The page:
'Proud' Pole Dancers Seek Olympic Recognition
As the rising popularity of pole dancing reaches new heights, the movement has garnered a push by the International Pole Sports Federation to make pole dancing an Olympic sport. And in Sacramento, California, a group of pole-fitness dancers have been training and preparing for just that.
"I do want to compete in the Olympics once they bring it [pole dancing]," said Jamie Peres to Sacramento NBC News affiliate KCRA. She started pole dancing just two years ago.
A petition to make the sport part of the 2016 Olympics has been circulating on change.org.
Sacramento-based pole dancing instructor Mone't Ha-sidi described it as a sport--specifically, "a combination between cardio and strength training." She said that if pole dancing were to make it to the Olympics that it would be more "gymnastics based." She teaches at the Sacramento Pole Dance Studio.
Classes are offered there six days a week and are offered on "Minx Monday," "Teaser Tuesday," "Hump Day Wednesday," "Risque Thursday," "Fabulous Friday," and "Steamy Saturday," according to the studio's web site.
Pole dancing student Mary Potts admitted to KCRW that she was at first "guarded" and reluctant to let her colleagues at work know about her new hobby. But as she grew to love the sport and to dismiss the "taboos" generally associated with it--night clubs and strippers, to name a few--she became "proud of it" and gained the confidence to voice her passion for pole dancing.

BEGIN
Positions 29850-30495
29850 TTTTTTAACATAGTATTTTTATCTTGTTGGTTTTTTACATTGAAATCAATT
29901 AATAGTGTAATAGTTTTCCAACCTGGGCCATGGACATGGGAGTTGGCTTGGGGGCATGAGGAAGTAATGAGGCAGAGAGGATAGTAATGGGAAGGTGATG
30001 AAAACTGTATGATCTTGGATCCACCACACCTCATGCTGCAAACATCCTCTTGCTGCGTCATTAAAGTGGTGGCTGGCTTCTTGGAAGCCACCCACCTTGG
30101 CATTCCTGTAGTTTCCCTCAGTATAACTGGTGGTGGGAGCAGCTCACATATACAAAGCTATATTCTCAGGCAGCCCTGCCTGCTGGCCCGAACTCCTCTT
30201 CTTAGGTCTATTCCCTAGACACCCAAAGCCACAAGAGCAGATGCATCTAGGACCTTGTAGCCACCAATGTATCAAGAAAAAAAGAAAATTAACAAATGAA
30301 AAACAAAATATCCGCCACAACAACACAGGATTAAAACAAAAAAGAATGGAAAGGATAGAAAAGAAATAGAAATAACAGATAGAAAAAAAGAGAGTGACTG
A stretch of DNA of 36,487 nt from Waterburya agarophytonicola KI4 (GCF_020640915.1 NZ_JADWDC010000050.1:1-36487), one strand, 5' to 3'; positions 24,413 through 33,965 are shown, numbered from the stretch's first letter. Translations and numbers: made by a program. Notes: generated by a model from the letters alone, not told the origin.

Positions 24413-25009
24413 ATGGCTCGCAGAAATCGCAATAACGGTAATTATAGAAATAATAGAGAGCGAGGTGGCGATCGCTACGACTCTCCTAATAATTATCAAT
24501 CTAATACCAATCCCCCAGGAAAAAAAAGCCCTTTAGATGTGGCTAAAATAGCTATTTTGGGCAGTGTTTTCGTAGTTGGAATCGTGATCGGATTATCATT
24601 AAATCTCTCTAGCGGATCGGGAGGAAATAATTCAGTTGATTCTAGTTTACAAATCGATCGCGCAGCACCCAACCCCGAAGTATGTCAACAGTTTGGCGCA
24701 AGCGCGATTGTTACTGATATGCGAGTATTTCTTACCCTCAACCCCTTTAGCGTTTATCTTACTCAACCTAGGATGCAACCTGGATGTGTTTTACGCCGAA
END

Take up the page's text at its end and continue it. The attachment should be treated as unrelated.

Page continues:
Potts, who said she started pole dancing after the age of 40, attributed the buildup of her upper-body strength to the sport, KCRA notes.
One of Pott's fellow female pole dancers said, "It's not stripping. It's actually poll fitness."
On Saturday, the Natomas, California-based pole dancing studio will host a "Polympics" competition which Ha-Sidi says will include "twerk relay races" and specific movement schemes on the poles such as how many spins a pole-fitness dancer can complete in one pass.
Both men and women reportedly attend the studio.